4 Effective Lead Nurturing Tactics (That Aren't Drip Marketing)

Blog_EffectiveLeadNurturingTactics.jpgLead nurturing is one of the most important processes in inbound marketing. And like almost any inbound tactic, there are plenty of creative ways to do it.

Unfortunately, far too many inbound marketers think that lead nurturing and drip marketing are interchangeable terms. While they are closely related, this misperception is far from the truth.

Lead Nurturing Vs. Drip Marketing—What’s the Difference?

Drip refers to the process of setting up automated emails that “drip” over time to customized lists of sales leads. For example, a possible drip campaign sequence could look something like this:

  • Day Zero: Welcome Email
  • Day Three: Introduction to Product or Service
  • Day Five: Outline of Product or Service Benefits
  • Day Seven: Invitation to Free Webinar
  • Day Ten: Discount or Sale Promotion for New Customers

Alternately, drip emails could be triggered by users taking a specific action, such as downloading an e-book or requesting more information on a specific topic.

The idea is to send out a steady stream of content via email to encourage engagement and urge prospects toward conversion.

Lead nurturing, on the other hand, is a more general term that refers to the process of building relationships between your brand and its prospective customers. It involves educating the consumer, building awareness and nudging prospects toward conversion over time.

Drip marketing is an effective and extremely common tactic for lead nurturing, but it’s far from the only one.

Why Is Lead Nurturing Important?

It’s important to make the distinction between drip marketing and lead nurturing more well-defined because the latter is so critical to the inbound marketing process. According to HubSpot:

  • 50% of leads are qualified, but aren’t yet ready to buy.
  • Without proper lead nurturing, 79% of marketing leads never convert into sales.
  • Good lead nurturing can generate 50% more sales-ready leads at 33% lower cost.
  • Nurtured leads make 47% larger purchases than non-nurtured leads.

The list goes on. Suffice it to say, lead nurturing is something that’s worth doing—and worth doing well.

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Lead Nurturing Tactics to Try Besides Email Drip Campaigns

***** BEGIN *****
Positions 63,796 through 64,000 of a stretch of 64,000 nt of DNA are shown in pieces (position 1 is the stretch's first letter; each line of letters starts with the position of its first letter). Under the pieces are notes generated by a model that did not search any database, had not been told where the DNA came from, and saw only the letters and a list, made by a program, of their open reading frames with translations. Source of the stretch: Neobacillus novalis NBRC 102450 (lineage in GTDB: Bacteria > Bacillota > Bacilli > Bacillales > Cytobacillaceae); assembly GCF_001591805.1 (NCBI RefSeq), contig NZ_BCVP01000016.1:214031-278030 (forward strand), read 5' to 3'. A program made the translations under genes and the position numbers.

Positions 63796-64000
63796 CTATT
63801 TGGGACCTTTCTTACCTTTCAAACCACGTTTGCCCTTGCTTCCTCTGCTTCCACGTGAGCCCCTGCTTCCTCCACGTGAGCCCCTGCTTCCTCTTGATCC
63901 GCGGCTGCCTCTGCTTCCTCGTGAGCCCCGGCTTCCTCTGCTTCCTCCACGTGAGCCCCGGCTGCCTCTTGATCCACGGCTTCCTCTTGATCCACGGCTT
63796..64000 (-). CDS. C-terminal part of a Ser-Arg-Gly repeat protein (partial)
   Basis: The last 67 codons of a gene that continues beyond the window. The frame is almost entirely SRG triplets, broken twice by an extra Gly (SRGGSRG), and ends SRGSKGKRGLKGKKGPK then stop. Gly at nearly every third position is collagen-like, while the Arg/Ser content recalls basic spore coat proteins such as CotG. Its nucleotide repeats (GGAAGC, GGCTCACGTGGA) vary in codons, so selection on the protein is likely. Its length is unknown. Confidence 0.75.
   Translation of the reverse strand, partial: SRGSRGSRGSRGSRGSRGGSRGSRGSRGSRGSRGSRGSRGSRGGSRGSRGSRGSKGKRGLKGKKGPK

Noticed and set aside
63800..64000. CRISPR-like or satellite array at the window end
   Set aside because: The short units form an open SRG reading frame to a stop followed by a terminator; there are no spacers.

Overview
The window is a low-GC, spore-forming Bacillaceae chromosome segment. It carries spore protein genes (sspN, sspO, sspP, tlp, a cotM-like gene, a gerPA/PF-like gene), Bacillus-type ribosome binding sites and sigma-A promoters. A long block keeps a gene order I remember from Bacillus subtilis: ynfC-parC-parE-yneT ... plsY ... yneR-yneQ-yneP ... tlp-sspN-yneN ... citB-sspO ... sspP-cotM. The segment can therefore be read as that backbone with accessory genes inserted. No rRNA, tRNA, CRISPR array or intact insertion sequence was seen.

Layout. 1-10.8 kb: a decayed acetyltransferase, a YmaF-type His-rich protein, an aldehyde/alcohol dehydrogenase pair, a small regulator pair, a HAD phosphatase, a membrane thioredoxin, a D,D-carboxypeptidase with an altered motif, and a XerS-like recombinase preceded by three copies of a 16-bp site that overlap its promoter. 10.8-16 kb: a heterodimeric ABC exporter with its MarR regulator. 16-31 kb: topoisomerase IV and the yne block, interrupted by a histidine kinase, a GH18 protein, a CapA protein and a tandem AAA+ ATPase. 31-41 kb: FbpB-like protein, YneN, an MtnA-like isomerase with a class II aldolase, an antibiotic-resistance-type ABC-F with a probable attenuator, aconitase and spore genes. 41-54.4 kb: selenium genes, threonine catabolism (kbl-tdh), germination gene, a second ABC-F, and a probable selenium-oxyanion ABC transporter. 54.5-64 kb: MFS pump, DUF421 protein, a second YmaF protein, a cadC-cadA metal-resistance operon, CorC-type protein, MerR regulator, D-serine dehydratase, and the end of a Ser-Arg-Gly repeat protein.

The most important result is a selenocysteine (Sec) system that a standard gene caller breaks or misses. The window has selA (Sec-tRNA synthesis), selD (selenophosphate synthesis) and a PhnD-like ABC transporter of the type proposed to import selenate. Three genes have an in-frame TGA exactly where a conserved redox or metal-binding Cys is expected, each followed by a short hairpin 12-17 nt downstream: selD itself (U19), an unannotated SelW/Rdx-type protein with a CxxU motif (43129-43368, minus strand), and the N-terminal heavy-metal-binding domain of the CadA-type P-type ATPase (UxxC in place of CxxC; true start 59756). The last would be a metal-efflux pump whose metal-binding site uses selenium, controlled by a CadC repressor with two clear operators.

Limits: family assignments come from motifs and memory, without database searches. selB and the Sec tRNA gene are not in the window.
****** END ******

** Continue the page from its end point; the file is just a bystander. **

Given the importance of lead nurturing to the marketing and sales processes, it’s important to have an array of tactics at one’s disposal when undertaking a lead nurturing campaign. Some prospective customers may not respond as well to email drip marketing as they would to other tactics, after all.

If you’re trying to think outside the inbox for effective lead nurturing tactics, here are some of our favorites.

1. Retarget Marketing

Retarget marketing uses ads targeted at and delivered specifically to users who have already visited your site or engaged with your content.

A common example of retarget marketing to nurture leads is abandoned cart recovery in e-commerce. Users frequently place products in their online shopping carts, then leave or “abandon” them before completing the checkout process. Many online retailers have taken to delivering display or social media ads that encourage these users to return and complete their purchase.

Facebook offers a robust set of tools for retarget marketing—a potential boon for lead nurturing on social media.

2. Social Media Outreach

If your brand is well established in your industry, it’s likely that users are talking about your product or service organically on social media. For example, potential buyers may be asking for advice about deciding between you and one of your competitors.

Monitoring social media channels for brand mentions can allow you to find situations like these as they’re happening—and reach out directly to nurture leads you may not have even known you had.

3. Search Engine Marketing

Search engine marketing tactics like SEO and PPC are more commonly associated with generating leads than nurturing them, but that doesn’t mean search engines are ineffective for lead nurturing.

Targeting keywords—either organically or through paid search—that appeal to prospective customers further along in the sales funnel can be a great way to nurture those leads toward conversion.

Long-tail phrases with terms like “comparison,” “benefits,” “pricing” and others alongside your brand name or product are examples of those to target.

4. Offline Marketing

On the whole, inbound marketing is a digital discipline—but, depending on your buyer personas, sometimes the box you need to think outside of is the computer monitor.

Consider integrating traditional marketing tactics like direct mail and phone calls into your lead nurturing routine. As marketing moves further and further online, old-school tactics like these can work to stand out and separate yourself from the competition. But tread lightly. As we've mentioned, outbound tactics can be expensive and off-putting, and only work well when used very thoughtfully and strategically.

There Are No Magic Bullets

It’s important to remember that none of these nurturing tactics or strategies offers a magic bullet to convert leads into customers.

Every individual will respond to each approach differently. Depending on your business and your customers, you may find that some of these tactics do great while others fall flat. Test different tactics and find the process that works best for you and your customers. It’s an effort that will pay off significantly in the long run.

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